✚9179✚ German post WW2 1957 pattern Wehrmacht Kuban Shield miniature stickpin


Original German Kuban Shield miniature stickpin - post WW2 / 1957 pattern - no swastika, NICE CONDITION - GENUINE ST&L (STEINHAUER UND LUECK) MADE EXAMPLE, ATTRACTIVE MINIATURE STICKPIN, SIZE: 9 mm, A NICE RARE MINIATURE BADGE


In 1957 the West German government authorised replacement Iron Crosses with an Oak Leaf Cluster in place of the swastika, similar to the Iron Crosses of 1813, 1870, and 1914, which could be worn by World War II Iron Cross recipients. The 1957 law also authorised de-Nazified versions of most other World War II–era decorations (except those specifically associated with Nazi Party organizations, such as SS Long Service medals, or with the expansion of the German Reich, such as the medals for the annexation of Austria, the Sudetenland, and the Memel region). The main government contract to manufacture and supply these new de-nazified WW2 1957 official decorations went to the world famous German firm Steinhauer & Lueck, Luedenscheid Germany. Knights Crosses, Iron Crosses , Wound Badges, Tank Assault Badges etc were re-designed by Steinhauer & Lück - often with the oak-leaf spray replacing the swastika, with S&L having the sole patent rights to all WW2 1957 German decorations. S&L did not have the whole monopoly on medal making, other famous firms such as Deschler & Sohn, BH Maher and Juncker also manufactured these new German decorations. Lüdenscheid is situated between the cities Dortmund and Bonn. It was here that one of the youngest medal firms was founded in 1889 by August Steinhauer and Gustav Adolf Lück. The first production began in a cellar, the customer base continued to increase. A property was bought at 51 Hochstrasse which is still home for this famous company today. During WW2 Steinhauer & Lück produced medals and badges, like the famous Knights Cross and many other types of medals and badges. In 1957 this company was awarded the contract to produce all the newly re-designed legal WW2 1957 de-nazified decorations, plus the contract to manufacture all of Germany's official decorations including Germany's highest order the Bundesverdienstkreuz. Only a very limited number of original WW2 1957 medals are still produced, mainly Iron Crosses, German Cross Gold & Silver & Wound Badges and are considered 100% genuine by the German Government.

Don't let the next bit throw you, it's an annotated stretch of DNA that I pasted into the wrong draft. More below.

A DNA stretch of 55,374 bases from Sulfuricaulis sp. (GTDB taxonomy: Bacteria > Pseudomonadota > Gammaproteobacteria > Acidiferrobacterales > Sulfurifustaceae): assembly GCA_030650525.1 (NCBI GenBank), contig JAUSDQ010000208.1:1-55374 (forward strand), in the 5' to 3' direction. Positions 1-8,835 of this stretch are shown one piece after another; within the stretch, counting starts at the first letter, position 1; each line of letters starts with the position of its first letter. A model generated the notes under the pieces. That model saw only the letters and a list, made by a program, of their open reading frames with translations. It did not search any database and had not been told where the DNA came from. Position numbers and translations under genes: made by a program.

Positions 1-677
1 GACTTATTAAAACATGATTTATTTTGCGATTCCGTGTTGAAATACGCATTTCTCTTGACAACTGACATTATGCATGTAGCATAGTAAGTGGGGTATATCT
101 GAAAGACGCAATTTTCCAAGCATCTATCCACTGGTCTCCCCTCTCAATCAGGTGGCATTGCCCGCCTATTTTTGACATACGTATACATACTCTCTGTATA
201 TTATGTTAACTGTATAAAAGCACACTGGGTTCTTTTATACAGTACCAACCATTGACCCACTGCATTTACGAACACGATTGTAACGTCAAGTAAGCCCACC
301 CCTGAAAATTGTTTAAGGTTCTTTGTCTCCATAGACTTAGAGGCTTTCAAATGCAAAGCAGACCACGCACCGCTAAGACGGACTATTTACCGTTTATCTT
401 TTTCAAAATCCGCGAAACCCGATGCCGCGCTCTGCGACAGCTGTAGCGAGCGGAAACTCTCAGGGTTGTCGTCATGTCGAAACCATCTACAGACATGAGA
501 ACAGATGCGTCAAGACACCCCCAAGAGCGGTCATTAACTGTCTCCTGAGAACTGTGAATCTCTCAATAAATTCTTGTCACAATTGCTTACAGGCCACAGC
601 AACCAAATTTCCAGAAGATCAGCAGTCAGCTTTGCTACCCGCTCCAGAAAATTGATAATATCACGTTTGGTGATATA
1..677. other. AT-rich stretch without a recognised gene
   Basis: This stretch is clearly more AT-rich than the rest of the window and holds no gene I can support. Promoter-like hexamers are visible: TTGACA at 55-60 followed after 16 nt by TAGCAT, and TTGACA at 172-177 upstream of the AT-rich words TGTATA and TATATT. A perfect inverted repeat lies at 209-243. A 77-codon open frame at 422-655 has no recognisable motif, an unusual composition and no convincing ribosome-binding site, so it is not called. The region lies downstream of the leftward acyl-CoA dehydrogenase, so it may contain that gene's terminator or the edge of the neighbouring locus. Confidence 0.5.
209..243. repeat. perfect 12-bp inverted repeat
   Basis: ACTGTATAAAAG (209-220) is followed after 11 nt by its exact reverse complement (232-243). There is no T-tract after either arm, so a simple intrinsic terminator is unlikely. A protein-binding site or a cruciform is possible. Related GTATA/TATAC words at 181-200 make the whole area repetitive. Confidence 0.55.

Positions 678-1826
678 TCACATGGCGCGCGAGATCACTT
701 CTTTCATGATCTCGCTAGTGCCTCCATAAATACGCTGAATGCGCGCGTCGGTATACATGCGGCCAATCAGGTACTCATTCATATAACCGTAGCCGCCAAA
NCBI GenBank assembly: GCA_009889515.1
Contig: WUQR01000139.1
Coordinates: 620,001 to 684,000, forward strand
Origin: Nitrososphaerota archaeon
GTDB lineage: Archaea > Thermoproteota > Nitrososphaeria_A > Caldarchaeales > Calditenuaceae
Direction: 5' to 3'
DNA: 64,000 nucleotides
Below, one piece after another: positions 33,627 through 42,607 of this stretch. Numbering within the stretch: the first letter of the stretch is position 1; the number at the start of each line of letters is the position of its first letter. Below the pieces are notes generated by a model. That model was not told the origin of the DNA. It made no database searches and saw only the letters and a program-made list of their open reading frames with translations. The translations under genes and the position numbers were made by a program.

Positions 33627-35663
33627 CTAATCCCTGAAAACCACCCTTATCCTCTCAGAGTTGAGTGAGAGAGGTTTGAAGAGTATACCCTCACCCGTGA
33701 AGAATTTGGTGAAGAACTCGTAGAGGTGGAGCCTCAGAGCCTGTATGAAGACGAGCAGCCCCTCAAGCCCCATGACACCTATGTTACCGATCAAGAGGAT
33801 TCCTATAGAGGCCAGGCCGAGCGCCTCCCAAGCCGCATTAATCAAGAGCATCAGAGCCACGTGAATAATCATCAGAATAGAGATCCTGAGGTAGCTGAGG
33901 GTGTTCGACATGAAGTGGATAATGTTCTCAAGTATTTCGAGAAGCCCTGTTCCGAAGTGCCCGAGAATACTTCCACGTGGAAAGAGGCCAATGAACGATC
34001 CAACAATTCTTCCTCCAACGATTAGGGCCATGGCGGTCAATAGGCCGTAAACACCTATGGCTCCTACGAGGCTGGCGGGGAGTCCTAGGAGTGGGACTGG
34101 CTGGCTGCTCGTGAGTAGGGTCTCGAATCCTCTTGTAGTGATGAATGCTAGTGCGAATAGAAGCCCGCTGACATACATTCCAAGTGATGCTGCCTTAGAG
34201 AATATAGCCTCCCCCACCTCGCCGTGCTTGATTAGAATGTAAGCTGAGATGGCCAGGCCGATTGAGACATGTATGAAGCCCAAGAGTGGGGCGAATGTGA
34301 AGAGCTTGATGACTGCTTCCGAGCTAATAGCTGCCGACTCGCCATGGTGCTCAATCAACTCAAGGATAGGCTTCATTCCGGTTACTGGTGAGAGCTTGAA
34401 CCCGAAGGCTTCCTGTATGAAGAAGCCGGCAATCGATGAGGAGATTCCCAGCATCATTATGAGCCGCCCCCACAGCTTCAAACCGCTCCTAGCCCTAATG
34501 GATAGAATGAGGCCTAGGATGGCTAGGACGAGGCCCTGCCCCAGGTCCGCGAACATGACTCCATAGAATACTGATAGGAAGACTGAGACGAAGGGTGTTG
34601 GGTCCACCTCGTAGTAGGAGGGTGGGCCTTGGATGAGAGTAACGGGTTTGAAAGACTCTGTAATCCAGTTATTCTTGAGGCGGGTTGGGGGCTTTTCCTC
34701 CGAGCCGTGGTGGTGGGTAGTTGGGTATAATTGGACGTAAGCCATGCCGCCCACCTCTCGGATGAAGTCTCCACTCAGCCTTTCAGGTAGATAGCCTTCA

The Kuban Shield was instituted on the 21st of September 1943, to honor those who were fighting to preserve the bridgeheads in the Kuban region. The design of the badge was similar to the Krim shield, in that an eagle with outstretched wings constituted the top of the award and the bottom took a semicircular shape. The eagle clutched in its claws a wreath that surrounded a swastika, on the flanks of which were the numbers “19” and “43”. Immediately below, the word “KUBAN” was written out on block letters surrounded by two vertical lines, the top one of which was almost touching the wreath. The body of the award features a representative map of the Kuban area, with a broad jagged line representing the defensive line that the men fought to preserve. The names of bridgeheads that had been witness to particular gruesome struggles between the opposing armies are denoted in the map. These are “KRYMSKAJA” (middle of the shield), “LAGUNEN” (near the top), and “NOWORO; SSIJSK” (bottom). The shield was struck in sheet metal or zinc and treated with a bronzed wash. A back plate, which held in place a piece of cloth matching the recipients’ branch of service, was applied to the shield. There were several ways to attach this plate, with again the most popular method being the four prongs, two on top and two directly at the bottom.